The study and practice of law require the ability to organize large amounts of information, identify objectives, and create a structure for applying that information efficiently to achieve desired results. Many law school courses, for example, are graded primarily based on one examination at the end of the course, and many projects in the practice of law require the compilation of large amounts of information from a wide variety of sources, frequently over relatively brief periods of time. Thus, those entering law school must be prepared to organize and assimilate large amounts of information in a manner that facilitates the recall and application of that information in an effective and efficient manner. Some of the requisite experience can be obtained through undertaking school projects that require substantial research and writing or by preparing major reports for an employer, a school, or a civic organization.
Each member of the legal profession should be dedicated to serving others honestly, competently, and responsibly and to improving fairness and the quality of justice in the legal system. Those thinking of entering this profession would be well served by having some significant experience before coming to law school, where they devoted substantial effort toward assisting others. Participation in public service projects or similar efforts at achieving objectives established for everyday purposes can be particularly helpful.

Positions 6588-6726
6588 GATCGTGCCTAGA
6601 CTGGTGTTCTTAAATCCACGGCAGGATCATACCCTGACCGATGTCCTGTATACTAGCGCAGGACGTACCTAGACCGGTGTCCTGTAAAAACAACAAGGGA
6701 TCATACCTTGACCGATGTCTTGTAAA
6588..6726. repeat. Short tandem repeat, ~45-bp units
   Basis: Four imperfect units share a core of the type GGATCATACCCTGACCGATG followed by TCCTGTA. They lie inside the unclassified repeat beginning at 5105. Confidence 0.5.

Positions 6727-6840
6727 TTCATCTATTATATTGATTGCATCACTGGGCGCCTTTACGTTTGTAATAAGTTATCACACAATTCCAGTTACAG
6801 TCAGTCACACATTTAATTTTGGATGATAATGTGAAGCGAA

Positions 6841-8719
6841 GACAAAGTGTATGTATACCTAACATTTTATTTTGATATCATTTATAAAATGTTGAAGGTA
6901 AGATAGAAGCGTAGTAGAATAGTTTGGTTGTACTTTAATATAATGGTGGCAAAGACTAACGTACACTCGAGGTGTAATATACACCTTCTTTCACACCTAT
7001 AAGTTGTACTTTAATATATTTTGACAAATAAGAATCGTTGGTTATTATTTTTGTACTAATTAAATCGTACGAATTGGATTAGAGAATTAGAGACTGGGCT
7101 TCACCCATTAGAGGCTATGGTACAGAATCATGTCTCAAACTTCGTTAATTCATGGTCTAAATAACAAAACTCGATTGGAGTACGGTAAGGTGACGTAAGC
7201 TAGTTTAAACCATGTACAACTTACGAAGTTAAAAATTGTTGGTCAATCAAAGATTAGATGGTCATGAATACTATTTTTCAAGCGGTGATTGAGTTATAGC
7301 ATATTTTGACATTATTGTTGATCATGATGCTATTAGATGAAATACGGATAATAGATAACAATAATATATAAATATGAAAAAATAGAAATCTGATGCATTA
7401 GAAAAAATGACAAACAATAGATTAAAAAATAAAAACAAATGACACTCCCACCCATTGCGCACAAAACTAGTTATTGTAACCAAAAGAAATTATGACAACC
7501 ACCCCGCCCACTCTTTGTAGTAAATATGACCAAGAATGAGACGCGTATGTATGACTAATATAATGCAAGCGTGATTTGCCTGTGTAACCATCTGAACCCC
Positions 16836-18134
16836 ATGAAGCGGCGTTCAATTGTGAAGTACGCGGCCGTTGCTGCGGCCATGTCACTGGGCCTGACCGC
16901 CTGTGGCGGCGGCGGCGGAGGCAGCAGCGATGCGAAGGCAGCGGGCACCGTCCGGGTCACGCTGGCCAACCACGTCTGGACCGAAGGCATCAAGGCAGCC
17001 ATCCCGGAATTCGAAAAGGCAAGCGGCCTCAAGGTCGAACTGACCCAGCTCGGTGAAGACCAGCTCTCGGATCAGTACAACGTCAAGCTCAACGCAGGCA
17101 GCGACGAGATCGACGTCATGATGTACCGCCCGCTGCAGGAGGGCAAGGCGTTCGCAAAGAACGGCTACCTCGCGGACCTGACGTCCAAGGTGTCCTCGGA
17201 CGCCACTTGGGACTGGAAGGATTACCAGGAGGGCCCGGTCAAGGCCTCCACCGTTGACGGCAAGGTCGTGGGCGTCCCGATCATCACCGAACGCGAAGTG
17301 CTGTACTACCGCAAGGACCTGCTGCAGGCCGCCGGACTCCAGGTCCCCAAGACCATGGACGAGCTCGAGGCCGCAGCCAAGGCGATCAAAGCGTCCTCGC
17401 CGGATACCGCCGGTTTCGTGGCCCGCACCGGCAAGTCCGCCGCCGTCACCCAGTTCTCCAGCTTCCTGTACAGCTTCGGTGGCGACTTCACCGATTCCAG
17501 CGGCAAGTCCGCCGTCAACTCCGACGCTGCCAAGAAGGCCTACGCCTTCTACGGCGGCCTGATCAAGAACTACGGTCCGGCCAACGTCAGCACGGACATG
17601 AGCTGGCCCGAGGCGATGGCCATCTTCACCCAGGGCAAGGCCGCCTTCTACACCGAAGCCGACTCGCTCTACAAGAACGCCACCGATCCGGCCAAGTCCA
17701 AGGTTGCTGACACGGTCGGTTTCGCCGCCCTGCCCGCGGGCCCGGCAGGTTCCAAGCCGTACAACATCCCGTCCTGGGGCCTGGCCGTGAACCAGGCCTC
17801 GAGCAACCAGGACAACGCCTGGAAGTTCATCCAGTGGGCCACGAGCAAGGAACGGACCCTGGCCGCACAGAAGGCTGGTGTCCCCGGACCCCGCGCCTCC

In addition to these fundamental skills and values, some primary areas of knowledge are essential to a sophisticated legal education and developing a competent lawyer. As law becomes more pervasive in society, an increasingly broad range of knowledge and information from other disciplines becomes relevant to lawyering and any full understanding of the legal system. Some of that knowledge, mainly directly relevant to particular areas of the law, can be acquired in law school or when necessary for a particular project.